By Brant Walker
Dear Clients, Colleagues, and Grey Ledge Friends,
Below is a synopsis of our firm’s thoughts and views regarding the economy and investment markets as we enter 2023. Our investment team continually monitors the investment environment and makes changes to your portfolio as time unfolds and economic and market conditions adapt to change in Federal Reserve policy, inflation data, and other relevant factors. We invite you to contact your portfolio manager or advisor if you would like to discuss these issues further.
Thank you for the trust you’ve placed in us.
Grey Ledge Advisors summary and outlook 2023
As we move forward in 2023, the following points relating to the U.S. economy and financial markets will be taken into consideration in the structuring of investment portfolios.
Global trade friction and inventory buildup
During the past few years, there has been a trend toward “de-globalization”, or the desire to bring manufacturing back onto American soil. This has ramifications for the inflation rate as it is generally more expensive to manufacture in the U.S. as opposed to China, for example. This trend may complicate the Federal Reserve’s desire to lower inflation via interest rate increases. In the present, more and more companies are saddled with excess inventory due in part to COVID disruptions in the supply chain, signaling a possible slowing in economic growth.
Should economic growth slow as anticipated, this will favor companies in steady growth sectors such as consumer staples (food, beverage) and health care stocks.
Federal Reserve fight against inflation and rising interest rates
The Fed’s intention to lower inflation is well underway via structured increases in short-term interest rates, namely the Fed funds rate, to slow economic growth and raise the unemployment rate a modest degree. Inflation has been running at 40-year highs, approaching 10% at times in 2022. The Fed target for inflation is the 2% to 3% range. As 2023 unfolds, particularly in the first half of the year, there is likely to be elevated volatility in the financial markets as each inflation-related data point is released in the press and parsed by the investment community.
Past periods of rising interest rates have generally created headwinds for stocks that exhibit real or perceived high growth rates and pay low or no dividends (technology and communications).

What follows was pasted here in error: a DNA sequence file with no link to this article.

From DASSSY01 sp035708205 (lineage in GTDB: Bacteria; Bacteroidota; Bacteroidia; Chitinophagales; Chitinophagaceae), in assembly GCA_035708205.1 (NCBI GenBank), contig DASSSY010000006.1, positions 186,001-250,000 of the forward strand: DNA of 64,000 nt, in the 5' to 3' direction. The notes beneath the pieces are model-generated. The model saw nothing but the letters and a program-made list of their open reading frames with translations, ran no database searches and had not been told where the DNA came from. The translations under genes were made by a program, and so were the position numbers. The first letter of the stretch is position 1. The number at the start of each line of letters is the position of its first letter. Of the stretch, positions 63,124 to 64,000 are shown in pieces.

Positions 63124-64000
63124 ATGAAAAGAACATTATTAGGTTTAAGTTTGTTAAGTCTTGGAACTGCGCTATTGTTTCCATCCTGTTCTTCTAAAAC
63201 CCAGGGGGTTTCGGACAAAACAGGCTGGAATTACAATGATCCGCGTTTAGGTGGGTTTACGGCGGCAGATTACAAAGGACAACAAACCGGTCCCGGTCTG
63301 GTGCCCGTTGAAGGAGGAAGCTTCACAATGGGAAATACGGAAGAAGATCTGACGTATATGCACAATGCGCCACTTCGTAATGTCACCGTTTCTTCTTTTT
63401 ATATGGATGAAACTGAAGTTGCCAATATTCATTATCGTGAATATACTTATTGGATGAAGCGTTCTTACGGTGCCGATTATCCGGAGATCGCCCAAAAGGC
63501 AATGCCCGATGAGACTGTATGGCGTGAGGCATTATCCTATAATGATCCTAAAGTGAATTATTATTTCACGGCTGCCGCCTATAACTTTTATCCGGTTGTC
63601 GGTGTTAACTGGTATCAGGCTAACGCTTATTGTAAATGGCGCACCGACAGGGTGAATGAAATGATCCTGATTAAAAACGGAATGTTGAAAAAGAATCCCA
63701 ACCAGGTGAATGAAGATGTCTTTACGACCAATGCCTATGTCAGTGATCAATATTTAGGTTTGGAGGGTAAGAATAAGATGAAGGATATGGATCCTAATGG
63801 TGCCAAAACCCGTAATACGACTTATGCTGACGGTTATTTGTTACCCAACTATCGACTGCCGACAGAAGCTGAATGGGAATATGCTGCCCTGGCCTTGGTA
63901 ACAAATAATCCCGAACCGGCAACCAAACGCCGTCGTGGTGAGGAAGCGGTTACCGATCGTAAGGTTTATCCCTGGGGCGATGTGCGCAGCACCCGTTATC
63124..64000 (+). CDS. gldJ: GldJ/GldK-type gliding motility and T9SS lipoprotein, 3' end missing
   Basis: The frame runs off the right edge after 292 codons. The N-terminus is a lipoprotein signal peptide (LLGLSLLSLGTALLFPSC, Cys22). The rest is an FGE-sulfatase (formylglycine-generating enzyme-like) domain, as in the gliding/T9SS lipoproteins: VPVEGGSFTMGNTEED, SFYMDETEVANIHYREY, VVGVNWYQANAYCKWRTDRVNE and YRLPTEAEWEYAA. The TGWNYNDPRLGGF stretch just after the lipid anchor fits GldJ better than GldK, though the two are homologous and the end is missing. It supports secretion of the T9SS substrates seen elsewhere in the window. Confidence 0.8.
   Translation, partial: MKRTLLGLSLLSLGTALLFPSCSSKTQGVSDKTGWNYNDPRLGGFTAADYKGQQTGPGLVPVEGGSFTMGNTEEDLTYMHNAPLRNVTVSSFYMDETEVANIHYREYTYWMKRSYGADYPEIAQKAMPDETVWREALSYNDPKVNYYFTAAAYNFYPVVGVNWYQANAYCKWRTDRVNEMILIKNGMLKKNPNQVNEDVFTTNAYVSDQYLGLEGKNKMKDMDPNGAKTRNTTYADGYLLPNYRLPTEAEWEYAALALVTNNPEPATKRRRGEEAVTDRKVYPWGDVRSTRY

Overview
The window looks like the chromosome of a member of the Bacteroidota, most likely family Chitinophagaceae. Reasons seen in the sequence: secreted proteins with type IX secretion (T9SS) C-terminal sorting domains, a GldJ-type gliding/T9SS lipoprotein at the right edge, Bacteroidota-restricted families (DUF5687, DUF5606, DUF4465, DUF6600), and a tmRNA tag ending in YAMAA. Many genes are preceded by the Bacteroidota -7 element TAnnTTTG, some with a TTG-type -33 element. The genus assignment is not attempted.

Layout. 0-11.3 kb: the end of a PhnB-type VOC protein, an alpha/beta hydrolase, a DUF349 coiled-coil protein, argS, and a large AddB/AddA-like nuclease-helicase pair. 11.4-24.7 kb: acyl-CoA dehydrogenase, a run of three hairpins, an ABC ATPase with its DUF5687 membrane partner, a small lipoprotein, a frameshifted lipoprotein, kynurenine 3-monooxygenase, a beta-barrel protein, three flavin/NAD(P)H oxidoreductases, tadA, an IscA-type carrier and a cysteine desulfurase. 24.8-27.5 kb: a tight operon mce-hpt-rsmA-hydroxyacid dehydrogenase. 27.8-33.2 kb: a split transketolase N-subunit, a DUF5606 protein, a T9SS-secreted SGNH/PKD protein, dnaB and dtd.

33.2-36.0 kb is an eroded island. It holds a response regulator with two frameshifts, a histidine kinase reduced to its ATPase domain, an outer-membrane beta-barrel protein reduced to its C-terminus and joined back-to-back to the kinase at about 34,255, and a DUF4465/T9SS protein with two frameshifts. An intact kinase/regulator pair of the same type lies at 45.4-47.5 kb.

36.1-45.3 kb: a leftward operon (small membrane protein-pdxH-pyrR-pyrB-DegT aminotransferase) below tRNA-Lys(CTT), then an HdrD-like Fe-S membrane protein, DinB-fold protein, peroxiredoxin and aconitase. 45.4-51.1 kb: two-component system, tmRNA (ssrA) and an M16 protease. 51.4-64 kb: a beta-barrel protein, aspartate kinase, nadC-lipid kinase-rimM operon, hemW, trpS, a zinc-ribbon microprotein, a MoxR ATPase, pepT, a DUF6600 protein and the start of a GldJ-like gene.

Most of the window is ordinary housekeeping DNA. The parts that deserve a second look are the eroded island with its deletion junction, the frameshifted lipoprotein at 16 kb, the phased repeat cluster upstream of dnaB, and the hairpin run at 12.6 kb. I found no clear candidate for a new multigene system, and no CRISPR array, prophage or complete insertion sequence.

Navigating sticky inflation, slower growth, and the possibility of economic recession
The aforementioned intent by the Federal Reserve to lower inflation poses risks to the economy should the Fed push interest rates up further than the economy can withstand. Previous Fed tightening cycles have often led to a period of negative economic growth (a recession) accompanied by a bear market in stocks and ultimately, lower interest rates. We are somewhere in the middle of this cycle as we speak. Grey Ledge’s focus on quality investing should act as a buffer against possible future market volatility.
Having said this, high quality, low volatility common stocks have provided a refuge in the storm. Technology and communications stocks have suffered relative weakness and are becoming attractive on a valuation basis.
Aging populations and a shortage of qualified workers
We speak above about Federal Reserve actions to lower inflation by potentially reducing the near-term growth rate of the economy. From a demographic perspective, major world economies—including the United States, Japan, and much of Europe—are experiencing aging populations and reduced birthrates. This has profound implications for future economic growth as the number of retirees grow and is not offset by an equal number of younger people entering the workforce.
Additionally, many baby boomers have opted to retire early and live off savings and retirement benefits. This, in part, explains why the unemployment rate hovers near a 50-year low at the same time the Fed is attempting to slow the economy and create a temporarily higher unemployment rate.
Should wage growth continue to be strong, companies with pricing power can navigate with little risk to their ability to increase future earnings. Companies with pricing power can be found in many different industries. Grey Ledge Advisors’ research process seeks to identify such companies for potential future investment.
New pockets of value emerge after 2022 market weakness
2022 was a difficult year for both stock and bond investors. The broad U.S. stock market index dropped by close to 20% and the technology heavy NASDAQ index lost a third of its value. High quality, intermediate duration bonds offered little respite by dropping close to 13%. The dichotomy in performance between stock sectors was as wide as at any time since the tech bubble unwound 23 years ago in the year 2000.
Consumer oriented stocks (think food, beverage, health care) fared very well in 2022; in fact, many of these names hit all-time highs. Conversely, anything associated with the name technology likely suffered a precipitous drop in value. Many of the large technology stocks we are all familiar with dropped 50% or more in value. This is understandable during a period of rapidly rising interest rates. Investors tend to gravitate toward stable, blue-chip stocks that pay robust dividends as opposed to some of the tech names that pay no dividends and rely on future earnings growth to support their stock price. As mentioned earlier, we are starting to see value in some of these technology names and plan to reallocate to this area, on the margin, as the year progresses.
As 2023 unfolds we will be carefully monitoring events discussed above and will make adjustments to portfolios as necessary.
Chief Investment Strategist
END OF YEAR MARKET COMMENTARY
By Brant Walker